#3: Increase Leads With Lead Generation Cards

The best addition to Twitter advertising is lead generation cards. These are tweets that allow businesses to collect names and emails of potential leads for their business or mailing list subscribers directly on Twitter. You can see how it works by clicking on the link in this tweet from ExactTarget.

Tip Tuesday: 140 Mobile Marketing Tips all in 140 Characters or Less:

— ExactTarget (@ExactTarget) December 17, 2013

You can find out how to set up lead generation cards in this post by John Bonini. It’s a great way to really get tangible, measurable ROI from your Twitter advertising.

Twitter Advertising Tips

To get the most out of any Twitter advertising campaign, be sure to use these three tips.

  • Target your ad campaigns precisely. With bid amounts between $1.50 for promoted tweet engagements and $3 per follower, it pays to have a smaller but targeted reach.
  • Use UTM parameters for any links shared in promoted tweets. These are tags that you add to a target URL in your tweet that will identify visitors who click on that specific link in Google Analytics using the parameters you set. With UTM parameters, you’re able to isolate traffic that clicked specifically on that promoted tweet. Use the Google Analytics URL Builder to easily craft your UTM parameters, and find the data for your campaigns under Acquisitions > Campaigns in Google Analytics.
  • Set up conversion tracking within the Twitter advertising dashboard as another way to measure your ROI for Twitter advertising campaigns. You can find it by clicking on the Conversion Tracking link in the menu bar of your Twitter advertising dashboard.

Over to You

As you can see, Twitter now gives you more options to reach your audience and helps you to create the Twitter ad campaigns you need for your business.

What do you think? What have your results been using the new Twitter advertising targeting and lead generation options? Please share in the comments!

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  • Thanks Kristi for this insightful post about “How to Use Twitter Ads for More Exposure, Leads and Sales.” I see the BIG win in advertising is in getting people to take action. To me there’s an huge difference between action and awareness. Putting a twitter ad in the world for awareness is useless if it doesn’t lead to taking action.

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  • Kristi, I remember the first time I played with Twitter advertising a while back now.

    I remember sucking up my money without it really doing anything.

    I was also a dumb beginner who didn’t properly optimize my Twitter ad.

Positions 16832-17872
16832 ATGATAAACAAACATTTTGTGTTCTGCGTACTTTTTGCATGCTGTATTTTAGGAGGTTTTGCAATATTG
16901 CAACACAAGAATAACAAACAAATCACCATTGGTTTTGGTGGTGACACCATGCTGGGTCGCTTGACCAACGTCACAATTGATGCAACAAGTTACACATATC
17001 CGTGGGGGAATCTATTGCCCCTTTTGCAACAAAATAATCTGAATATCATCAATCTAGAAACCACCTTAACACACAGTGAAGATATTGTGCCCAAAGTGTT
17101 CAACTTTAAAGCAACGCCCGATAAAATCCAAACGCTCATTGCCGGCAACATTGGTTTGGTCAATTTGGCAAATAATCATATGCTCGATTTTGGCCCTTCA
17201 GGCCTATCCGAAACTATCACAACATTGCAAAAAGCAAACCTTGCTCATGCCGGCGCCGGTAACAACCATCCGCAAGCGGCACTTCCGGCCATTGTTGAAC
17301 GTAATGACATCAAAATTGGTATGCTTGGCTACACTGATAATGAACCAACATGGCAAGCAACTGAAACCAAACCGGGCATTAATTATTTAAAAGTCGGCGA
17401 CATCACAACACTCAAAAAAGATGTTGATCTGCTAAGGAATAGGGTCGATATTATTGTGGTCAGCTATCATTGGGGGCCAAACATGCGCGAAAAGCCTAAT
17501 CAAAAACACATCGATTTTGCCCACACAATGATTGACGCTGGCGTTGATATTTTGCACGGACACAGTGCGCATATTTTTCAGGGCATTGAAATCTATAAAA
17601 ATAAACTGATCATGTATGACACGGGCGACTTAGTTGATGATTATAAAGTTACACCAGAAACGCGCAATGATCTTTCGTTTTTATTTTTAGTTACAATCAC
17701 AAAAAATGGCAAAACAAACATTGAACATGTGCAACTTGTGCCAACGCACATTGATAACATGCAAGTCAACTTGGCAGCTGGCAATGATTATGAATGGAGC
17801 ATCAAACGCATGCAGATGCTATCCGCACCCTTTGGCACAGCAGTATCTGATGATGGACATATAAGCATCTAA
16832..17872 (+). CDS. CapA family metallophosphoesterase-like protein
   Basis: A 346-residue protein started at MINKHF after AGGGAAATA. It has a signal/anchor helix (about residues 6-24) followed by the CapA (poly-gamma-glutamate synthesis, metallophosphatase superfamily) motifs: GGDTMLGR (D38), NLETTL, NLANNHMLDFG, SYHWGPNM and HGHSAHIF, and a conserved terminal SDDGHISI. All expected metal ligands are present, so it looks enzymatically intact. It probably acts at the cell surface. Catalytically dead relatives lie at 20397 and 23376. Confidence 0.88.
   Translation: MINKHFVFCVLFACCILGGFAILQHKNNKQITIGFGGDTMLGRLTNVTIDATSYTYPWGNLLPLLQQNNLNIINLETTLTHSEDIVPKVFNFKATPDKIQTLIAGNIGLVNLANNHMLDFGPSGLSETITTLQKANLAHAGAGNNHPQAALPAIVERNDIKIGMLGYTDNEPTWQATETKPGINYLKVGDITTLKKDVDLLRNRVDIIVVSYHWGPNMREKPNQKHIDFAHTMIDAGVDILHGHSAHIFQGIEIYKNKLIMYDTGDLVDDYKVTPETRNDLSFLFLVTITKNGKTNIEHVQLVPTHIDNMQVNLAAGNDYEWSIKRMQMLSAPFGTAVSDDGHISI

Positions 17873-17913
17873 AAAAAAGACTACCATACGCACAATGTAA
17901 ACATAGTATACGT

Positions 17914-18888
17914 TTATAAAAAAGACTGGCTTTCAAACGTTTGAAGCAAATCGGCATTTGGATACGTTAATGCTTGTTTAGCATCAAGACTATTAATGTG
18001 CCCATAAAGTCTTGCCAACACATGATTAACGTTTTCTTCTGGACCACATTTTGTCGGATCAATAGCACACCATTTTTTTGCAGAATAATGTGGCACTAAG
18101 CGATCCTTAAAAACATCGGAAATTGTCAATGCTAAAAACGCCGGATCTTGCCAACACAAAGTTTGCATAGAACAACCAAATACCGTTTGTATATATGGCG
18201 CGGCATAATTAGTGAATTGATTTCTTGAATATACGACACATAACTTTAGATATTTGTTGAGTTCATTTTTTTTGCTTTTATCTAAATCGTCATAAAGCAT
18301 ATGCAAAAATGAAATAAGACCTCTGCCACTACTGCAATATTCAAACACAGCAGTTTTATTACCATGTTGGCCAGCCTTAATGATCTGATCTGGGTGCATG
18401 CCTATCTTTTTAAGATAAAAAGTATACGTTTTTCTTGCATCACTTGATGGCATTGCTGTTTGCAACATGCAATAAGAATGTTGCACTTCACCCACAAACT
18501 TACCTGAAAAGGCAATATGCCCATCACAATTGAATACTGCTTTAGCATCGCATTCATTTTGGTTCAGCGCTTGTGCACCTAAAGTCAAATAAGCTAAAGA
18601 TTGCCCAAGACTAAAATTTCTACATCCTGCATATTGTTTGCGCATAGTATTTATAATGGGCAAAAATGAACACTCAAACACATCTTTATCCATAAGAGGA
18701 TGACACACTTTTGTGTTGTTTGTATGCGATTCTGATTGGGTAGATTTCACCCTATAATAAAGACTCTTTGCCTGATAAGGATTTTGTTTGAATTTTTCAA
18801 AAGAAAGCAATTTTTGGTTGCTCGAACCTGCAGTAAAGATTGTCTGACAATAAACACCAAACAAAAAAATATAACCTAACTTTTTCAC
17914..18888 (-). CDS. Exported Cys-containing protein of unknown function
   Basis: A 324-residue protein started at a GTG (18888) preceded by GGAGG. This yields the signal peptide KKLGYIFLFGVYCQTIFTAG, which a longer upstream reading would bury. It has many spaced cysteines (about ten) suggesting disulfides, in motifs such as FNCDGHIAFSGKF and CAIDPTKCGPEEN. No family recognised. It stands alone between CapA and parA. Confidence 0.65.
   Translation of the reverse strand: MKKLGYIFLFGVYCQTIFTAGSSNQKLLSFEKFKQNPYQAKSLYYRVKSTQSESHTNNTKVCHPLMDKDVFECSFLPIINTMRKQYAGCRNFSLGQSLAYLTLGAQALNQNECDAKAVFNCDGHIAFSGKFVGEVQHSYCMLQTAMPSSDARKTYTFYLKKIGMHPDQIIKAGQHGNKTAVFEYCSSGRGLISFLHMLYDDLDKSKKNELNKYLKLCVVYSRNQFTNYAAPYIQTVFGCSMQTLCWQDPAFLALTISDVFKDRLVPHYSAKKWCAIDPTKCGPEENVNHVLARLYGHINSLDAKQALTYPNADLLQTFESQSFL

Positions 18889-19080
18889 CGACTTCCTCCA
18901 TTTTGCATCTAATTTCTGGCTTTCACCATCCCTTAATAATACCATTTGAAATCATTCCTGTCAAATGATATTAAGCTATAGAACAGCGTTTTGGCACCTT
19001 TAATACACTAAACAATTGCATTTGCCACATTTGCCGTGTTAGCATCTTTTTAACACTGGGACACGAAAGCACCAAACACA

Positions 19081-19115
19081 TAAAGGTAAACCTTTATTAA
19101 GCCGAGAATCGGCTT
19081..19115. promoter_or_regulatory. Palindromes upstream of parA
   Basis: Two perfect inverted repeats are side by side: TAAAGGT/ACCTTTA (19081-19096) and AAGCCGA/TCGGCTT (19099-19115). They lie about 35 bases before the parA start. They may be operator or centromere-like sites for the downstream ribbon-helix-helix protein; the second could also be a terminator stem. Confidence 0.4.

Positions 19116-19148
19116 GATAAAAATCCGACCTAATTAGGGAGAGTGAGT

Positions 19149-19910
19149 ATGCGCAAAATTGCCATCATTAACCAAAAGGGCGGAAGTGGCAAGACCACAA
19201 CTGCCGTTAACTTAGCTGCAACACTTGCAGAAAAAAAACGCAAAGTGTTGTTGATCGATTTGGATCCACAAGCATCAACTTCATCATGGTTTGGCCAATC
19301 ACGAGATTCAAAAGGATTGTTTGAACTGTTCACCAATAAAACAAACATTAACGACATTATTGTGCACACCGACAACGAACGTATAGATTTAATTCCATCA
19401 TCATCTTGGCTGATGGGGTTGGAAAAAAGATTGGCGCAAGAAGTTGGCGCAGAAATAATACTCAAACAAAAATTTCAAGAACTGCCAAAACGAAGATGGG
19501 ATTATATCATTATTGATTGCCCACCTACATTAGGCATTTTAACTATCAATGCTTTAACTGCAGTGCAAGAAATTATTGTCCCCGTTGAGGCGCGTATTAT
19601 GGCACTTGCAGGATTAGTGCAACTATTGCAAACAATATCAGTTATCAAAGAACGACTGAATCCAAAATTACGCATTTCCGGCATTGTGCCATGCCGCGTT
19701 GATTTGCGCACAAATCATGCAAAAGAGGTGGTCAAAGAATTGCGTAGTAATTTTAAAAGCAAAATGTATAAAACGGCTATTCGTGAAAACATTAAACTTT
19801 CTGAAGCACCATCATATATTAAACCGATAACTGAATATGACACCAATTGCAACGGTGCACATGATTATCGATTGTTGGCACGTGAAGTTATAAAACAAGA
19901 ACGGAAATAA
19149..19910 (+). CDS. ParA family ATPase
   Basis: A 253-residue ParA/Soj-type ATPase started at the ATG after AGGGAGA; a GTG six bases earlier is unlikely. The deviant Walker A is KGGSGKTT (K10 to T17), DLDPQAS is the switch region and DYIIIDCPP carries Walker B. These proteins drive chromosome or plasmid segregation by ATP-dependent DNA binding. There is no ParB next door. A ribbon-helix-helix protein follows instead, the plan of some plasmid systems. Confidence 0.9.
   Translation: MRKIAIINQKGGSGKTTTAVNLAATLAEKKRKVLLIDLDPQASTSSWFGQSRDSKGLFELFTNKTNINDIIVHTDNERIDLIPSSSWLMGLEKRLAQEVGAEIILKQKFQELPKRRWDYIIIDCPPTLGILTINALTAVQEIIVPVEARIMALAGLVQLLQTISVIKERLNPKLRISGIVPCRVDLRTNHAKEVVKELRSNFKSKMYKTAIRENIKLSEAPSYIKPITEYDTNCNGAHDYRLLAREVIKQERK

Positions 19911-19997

Do you think they overprice their advertising options?

    You think Facebook advertising trumps Twitter’s at the current moment?

    Thank you for sharing.

    – Samuel

  • Great tips as usual Kristi. I like how Twitter advertising is a lot easier for small businesses to setup and then be able to dissect what is and is not working.

  • AmandahBlackwell

    I keep receiving emails and free $50.00 or $100.00 for Twitter advertising, but I haven’t taken advantage of the freebies, yet. I tried LinkedIn ads and haven’t had any success so I’m holding off, for now.

  • BMilneSLO

    Good post Kristi. I’ve been thinking about using Twitter ads, but just haven’t been sure about how well they convert … similar to Facebook ads, given most folks are on social media to be, well, social, not to be sold to. Then again, you never know until you try, so I’m going to give this a go now. Thanks!

  • Twitter advertising works pretty well. Just make sure the content you’re promoting is good content.

  • Very true Patrick! It really depends on your goals – I do know some companies that just want to get their name all over everything. Personally, when I create an ad, I want to make it really count by making it lead to a conversion. Those really make the case for ROI.

  • I don’t think Twitter is overpriced, persay, but it takes a fraction of the time to go through a Twitter ad budget than a Facebook ad budget. I think that’s primarily because of the targeting – you can run an ad on Facebook forever if it’s only showing to 2,000 people in your target audience. That’s why I always suggest people get uber targeted – it’s better to show your ad to five people who are qualified customers than thousands who aren’t.

  • Thanks Christian! 🙂

  • It never hurts to take advantage of the coupon – just limit your budget to not go over that. Maybe try it to get a few extra followers?

  • Out of the four social ad platform I’ve used (Facebook, StumbleUpon, Twitter, and LinkedIn), I’ve gotten conversions from all but StumbleUpon. The latter is mostly a traffic generator if your only goal is traffic. LinkedIn did really well in driving leads to my freelance writing business, and Facebook / Twitter did well in driving sales to my blogging course. I hyper-target though – I’d rather get a small amount of exposure and up the conversion rate than pay for a large amount of exposure and low conversion rate.